Oklahoma College for Women

When established in 1908, the Oklahoma College for Women, was originally called the Oklahoma Industrial Institute and College for Girls. It would become the Oklahoma College for Women in 1916, changing to the Oklahoma College of Liberal Arts in 1965 when it became a co-ed institution. It was renamed for the final time in 1974 as the University of Science and Arts of Oklahoma. For more than a hundred years, the school has been teaching liberal arts education to generations of Oklahomans [1].

Establishment as Oklahoma Industrial Institute and College

The Oklahoma Industrial Institute and College for Girls was founded by the first state legislature. It was located by the second state legislature in Chickasha, Grady County. It served as one of the first colleges in the state catering to the women of Oklahoma [1].

Campus and current use

The University of Science and Arts of Oklahoma is spread over 75 acres. The college consists of nearly 20 buildings and houses a 140-acre farm that includes an experiment station maintained by its department of biology. Today, the school offers a full science and arts program, with nearly 40 majors. The campus was listed as a National Historic District on the National Register of Historic Places in 2001 [2].

Past Chickasaw alumni

Chickasaw alumni have included “Te Ata” (Mary Thompson) and Mary “Ataloa” Stone McClendon. Te Ata graduated from the college in 1919. It was then called the Oklahoma College for Women. A life-size bronze statue of her can be found on display at the college. [3].

Photo courtesy of the Oklahoma Historical Society

Cousin to Te Ata, Ataloa was a renowned advocate for First American education and fine arts. She was a nationally known vocalist and educator. Ataloa attended Oklahoma College for Women, but also Columbia University, the International Institute of John D. Rockefeller and the University of Redlands, among other institutions. She gave up her career as a performer to teach at Bacone College [4].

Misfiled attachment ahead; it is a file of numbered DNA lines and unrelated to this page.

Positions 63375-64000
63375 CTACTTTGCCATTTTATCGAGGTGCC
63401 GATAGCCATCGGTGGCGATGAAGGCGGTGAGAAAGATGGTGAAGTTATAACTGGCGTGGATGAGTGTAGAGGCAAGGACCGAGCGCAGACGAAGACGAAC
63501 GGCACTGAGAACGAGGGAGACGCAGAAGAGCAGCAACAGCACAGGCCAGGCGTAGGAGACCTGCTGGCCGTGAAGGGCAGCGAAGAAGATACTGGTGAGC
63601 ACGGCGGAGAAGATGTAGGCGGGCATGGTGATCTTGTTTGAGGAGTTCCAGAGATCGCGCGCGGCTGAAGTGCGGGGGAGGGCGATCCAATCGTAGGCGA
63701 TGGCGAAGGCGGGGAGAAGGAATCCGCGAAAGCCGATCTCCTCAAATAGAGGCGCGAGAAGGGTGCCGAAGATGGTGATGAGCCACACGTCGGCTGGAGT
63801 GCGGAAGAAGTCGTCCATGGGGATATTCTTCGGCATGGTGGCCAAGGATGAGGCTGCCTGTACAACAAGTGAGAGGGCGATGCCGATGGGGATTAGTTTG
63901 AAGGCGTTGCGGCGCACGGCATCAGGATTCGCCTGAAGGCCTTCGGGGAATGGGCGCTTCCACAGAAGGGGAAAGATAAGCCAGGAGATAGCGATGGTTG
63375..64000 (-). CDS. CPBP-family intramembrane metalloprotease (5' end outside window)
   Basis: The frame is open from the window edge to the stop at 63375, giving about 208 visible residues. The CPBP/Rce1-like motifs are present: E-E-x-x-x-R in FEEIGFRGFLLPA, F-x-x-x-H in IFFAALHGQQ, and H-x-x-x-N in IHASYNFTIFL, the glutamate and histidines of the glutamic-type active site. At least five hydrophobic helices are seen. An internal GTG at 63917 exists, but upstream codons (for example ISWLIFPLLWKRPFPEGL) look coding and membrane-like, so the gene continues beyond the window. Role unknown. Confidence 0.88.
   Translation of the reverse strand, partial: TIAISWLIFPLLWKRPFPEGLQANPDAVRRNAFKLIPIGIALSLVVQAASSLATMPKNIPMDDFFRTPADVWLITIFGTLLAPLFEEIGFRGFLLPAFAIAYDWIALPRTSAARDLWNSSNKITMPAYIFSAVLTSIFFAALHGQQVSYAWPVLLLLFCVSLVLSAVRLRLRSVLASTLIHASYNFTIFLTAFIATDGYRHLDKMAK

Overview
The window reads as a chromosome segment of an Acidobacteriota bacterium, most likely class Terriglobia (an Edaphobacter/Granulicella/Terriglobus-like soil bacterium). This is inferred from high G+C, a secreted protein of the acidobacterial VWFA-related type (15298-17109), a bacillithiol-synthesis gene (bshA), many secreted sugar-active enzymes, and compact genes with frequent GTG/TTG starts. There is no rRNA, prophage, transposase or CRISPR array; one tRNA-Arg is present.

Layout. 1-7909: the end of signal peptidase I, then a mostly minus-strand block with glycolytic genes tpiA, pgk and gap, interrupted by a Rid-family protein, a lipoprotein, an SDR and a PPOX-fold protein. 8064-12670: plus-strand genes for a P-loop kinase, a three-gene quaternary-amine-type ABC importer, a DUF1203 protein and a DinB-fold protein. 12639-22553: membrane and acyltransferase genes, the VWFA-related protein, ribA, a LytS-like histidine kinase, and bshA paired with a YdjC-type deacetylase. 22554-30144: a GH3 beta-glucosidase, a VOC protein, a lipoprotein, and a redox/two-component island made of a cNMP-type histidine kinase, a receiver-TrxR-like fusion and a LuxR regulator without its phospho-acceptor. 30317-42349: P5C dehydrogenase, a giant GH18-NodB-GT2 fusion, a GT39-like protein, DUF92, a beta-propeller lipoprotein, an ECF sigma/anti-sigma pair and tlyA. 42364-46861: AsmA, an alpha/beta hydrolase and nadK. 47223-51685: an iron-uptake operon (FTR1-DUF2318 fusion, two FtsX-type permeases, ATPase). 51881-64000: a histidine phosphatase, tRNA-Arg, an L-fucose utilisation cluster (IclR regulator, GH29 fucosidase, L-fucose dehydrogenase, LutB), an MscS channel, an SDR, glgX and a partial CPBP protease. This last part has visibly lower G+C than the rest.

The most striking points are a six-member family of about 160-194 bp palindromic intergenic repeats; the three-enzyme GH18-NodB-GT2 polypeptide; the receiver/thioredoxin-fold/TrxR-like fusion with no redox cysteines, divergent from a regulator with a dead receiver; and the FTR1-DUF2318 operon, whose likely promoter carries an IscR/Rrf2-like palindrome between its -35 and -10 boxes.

Historic location

A Chickasaw family donated the land on which the college was built. The Sparks family donated 20 acres of Nellie Sparks’ Chickasaw allotment land after her death to build the school [5].

A dormitory on the college was dedicated to Nellie Sparks in 1914. She died in 1904. Due to its history and architecture, Nellie Sparks Hall is currently on the National Register of Historic Places. Even with renovations, there have been few changes to the dormitory since its construction [5].

[1] Savage, Cynthia, "Oklahoma Historical Society," [Online]. Available: https://bit.ly/3k4XPuM. [Accessed 8 10 2021].

​[2] Waymarkly, "Waymarking," [Online]. Available: https://bit.ly/3qbM7T4. [Accessed 28 10 2021].

​[3] USAO.edu, "USAO.edu," [Online]. Available: https://bit.ly/3ECSVgC. [Accessed 8 10 2021].

​[4] Chickasaw Nation Hall of fame, "Chickasaw Hall of Fame," [Online]. Available: https://bit.ly/3EMOIXH. [Accessed 28 10 2021].

​[5] Waymark, "Waymark," [Online]. Available: https://bit.ly/3BNHq4b. [Accessed 8 10 2021].